Paraguay

Trip Start Feb 16, 2006
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17
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Trip End Dec 21, 2006


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Thursday, May 18, 2006

Hot hot hot greetings from Conception, on the river Paraguay, Tropic of Capricorn

Hi everyone, and it is a cool 29 C here in Concepcion, which is cool for here, in the summer it gets up to 45, with very high humidity, so a real furnace. The streets are made of red dust and outside the pace is slow. Here in the air con Internet cafe things are a bit more manageable.

So far Paraguay gets the thumbs up, it is very cheap, and very poor. I walked in from Brazil (just passed though so did not need a stamp), over the friendship bridge, and when you got the Paraguayan half there was not longer a security mesh to stop you falling, there was litter everywhere and the observation point smelt like a toilet. Cuidad del Este was a bit like that, and I have heard it is very dangerous, especially at night. Someone I talked to estimated that 90% of cars, and buses are stolen in Brazil, and whizzed over the border, where no questions are asked. I went through Cuidad del Este on a holiday and the morning, so was OK. Got the bus to Trinidad, after bargaining for the price it was 3 pounds sterling (4.5€ I think, not up on my conversions here 30000 GS at any rate) for the 5 hours!!! The Jesuit mission ruin was amazing, and was only spoilt by the arrival of some drunken Russian tourists, and then some locals who kicked a football up against the ruin walls!!! I camped outside the ruins for free, after talking to the park ranger there, and there were no problems. The sun sets about 1700 local time and so I went to sleep about 1930 to the sound of barking dogs, Paraguayan music, which seemed to be blasting out from each house, and the splutter of motorbikes with no exhaust pips. I awoke in the misty morning at 0500, to the sound of roosters a cocadoodleing and the starting up again of the music from the houses. By 0600 there were people everywhere. Yes things start early in Paraguay, maybe cos of the heat, or the short days, sunrise is at 0600, and sets around 1700.

I made my way to Encarnacion, and hoped on a bus to Asuncion, the capital. The bus stopped everywhere and more and more people were loaded on, in the end it was like a crowed London tube, with one guy not even able to stand up straight, given he was underneath where the television screen used to be, which was now used to store luggage. People just seemed to put up with it, and some were stood up for more than 4h. The bus was hot, but I was by a window I could open, so was not too bad when going along. I got to the capital in the dark and made my way by local bus to the Municipal camping, which is in the botanical gardens. It was a job to find, given that the bus labeled Botanical Gardens did not actually go past them!! Got there in the end, to be greeted by gun wielding guards and the roar of an elephant, given that it is also the zoo. They told me the camp site was just where they were, but there were so many ants that I could not camp there and had to set the tent up right next to their hut wall to escape them, real ferocious things they were, when I walked out on to the grass they ran up my trousers and I had to take them off to get rid of them!!!!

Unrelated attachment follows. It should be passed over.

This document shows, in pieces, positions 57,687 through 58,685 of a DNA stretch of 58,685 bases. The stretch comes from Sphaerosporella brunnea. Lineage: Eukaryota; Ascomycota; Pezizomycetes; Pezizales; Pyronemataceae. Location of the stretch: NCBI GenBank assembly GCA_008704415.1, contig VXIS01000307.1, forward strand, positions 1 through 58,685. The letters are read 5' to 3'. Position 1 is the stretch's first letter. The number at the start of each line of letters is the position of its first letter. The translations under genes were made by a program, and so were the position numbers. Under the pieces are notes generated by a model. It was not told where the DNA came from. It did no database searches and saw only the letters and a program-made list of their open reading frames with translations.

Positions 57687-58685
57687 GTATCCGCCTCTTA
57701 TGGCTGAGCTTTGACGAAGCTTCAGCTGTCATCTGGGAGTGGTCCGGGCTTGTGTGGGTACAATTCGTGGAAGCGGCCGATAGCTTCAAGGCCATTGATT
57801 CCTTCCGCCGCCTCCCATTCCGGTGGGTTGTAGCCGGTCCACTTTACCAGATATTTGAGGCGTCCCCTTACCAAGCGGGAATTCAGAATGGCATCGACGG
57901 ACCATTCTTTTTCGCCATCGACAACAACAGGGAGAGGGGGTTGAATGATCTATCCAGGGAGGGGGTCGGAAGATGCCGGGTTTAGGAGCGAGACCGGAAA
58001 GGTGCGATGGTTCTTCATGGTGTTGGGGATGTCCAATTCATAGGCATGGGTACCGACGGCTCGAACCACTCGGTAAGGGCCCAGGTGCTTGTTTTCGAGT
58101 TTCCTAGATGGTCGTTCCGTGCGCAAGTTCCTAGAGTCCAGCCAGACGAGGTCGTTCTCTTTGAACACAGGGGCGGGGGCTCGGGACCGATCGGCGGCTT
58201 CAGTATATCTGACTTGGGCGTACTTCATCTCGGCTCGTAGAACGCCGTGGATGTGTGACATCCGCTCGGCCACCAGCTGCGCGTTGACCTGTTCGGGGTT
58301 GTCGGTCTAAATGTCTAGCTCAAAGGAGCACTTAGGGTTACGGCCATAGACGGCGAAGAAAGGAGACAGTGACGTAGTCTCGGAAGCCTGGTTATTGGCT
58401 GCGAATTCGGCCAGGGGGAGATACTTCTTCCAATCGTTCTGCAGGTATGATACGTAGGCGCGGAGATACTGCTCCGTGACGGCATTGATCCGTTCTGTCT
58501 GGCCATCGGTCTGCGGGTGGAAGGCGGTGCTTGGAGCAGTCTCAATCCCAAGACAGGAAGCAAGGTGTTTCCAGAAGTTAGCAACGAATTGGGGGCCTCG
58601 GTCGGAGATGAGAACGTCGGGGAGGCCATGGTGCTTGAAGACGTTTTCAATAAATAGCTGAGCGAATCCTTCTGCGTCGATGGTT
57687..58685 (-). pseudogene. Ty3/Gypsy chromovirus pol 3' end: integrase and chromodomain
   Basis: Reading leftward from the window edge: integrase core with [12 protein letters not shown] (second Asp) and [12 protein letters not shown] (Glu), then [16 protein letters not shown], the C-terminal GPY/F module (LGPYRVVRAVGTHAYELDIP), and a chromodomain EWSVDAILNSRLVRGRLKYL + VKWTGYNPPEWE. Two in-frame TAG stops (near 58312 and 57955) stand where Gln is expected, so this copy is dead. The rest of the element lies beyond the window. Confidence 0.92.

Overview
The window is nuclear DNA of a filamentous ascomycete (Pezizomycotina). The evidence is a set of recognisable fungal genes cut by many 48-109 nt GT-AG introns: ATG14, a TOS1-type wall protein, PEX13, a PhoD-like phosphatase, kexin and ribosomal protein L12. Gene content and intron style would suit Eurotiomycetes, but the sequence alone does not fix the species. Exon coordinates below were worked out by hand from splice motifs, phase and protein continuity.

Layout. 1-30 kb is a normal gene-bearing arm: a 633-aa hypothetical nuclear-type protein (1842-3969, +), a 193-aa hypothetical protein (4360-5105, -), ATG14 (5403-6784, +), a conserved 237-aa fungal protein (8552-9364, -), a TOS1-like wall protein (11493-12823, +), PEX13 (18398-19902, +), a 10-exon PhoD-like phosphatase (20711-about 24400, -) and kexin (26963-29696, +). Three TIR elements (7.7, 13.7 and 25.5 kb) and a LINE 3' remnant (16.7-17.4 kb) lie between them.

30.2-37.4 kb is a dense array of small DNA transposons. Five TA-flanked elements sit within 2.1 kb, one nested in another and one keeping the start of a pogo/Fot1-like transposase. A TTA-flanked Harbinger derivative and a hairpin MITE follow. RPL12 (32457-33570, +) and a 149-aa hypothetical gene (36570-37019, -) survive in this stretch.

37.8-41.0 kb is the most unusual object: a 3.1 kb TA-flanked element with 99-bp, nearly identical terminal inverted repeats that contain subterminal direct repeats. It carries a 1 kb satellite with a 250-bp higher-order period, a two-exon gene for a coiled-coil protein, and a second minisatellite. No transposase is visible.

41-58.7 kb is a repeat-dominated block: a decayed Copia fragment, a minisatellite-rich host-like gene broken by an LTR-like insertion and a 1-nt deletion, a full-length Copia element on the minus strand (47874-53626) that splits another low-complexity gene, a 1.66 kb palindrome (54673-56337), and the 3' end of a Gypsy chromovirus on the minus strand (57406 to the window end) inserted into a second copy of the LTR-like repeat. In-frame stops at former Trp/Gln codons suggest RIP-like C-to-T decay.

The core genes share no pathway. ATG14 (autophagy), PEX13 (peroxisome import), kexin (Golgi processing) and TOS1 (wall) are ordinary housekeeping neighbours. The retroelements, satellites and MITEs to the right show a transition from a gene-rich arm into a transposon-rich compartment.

Opps time up here, so yeah, got the banana boat from Asuncion to here and am thinking of going to Cerro CorÓ national park tomorrow, then either back here for more river boating, or on to Brazil

Bye for now.

a now very tanned, Antonio

Some Paraguay observations

All prices are to be haggled, even things like long distance bus fares and even city bus fares.

Guns are the order of the day, and armed guards with machine guns watch over you in supermarkets and chemists and make sure you leave you bag at the door, and do some of these guys look MEAN. Walking over here there were four soldiers outside a bank, armed with M16 and some sort of short barreled pump action shotgun

The sun is strong, everyone wheres long selves and does not feel the need to remove there jumper and leather jacket when standing on the bus for 4 hours with 30 other people

People seem to speak more GuaranÝ than Spanish

The bank notes look like they have been photocopied at home, most are so old that they are stuck with about a ton of sellotape, and given there are a guzillion to the pound, dollar, euro, and most people have only ever seen 1000 and 5000 notes, you get about ten million of these in your change, sure fills up the pockets!!!
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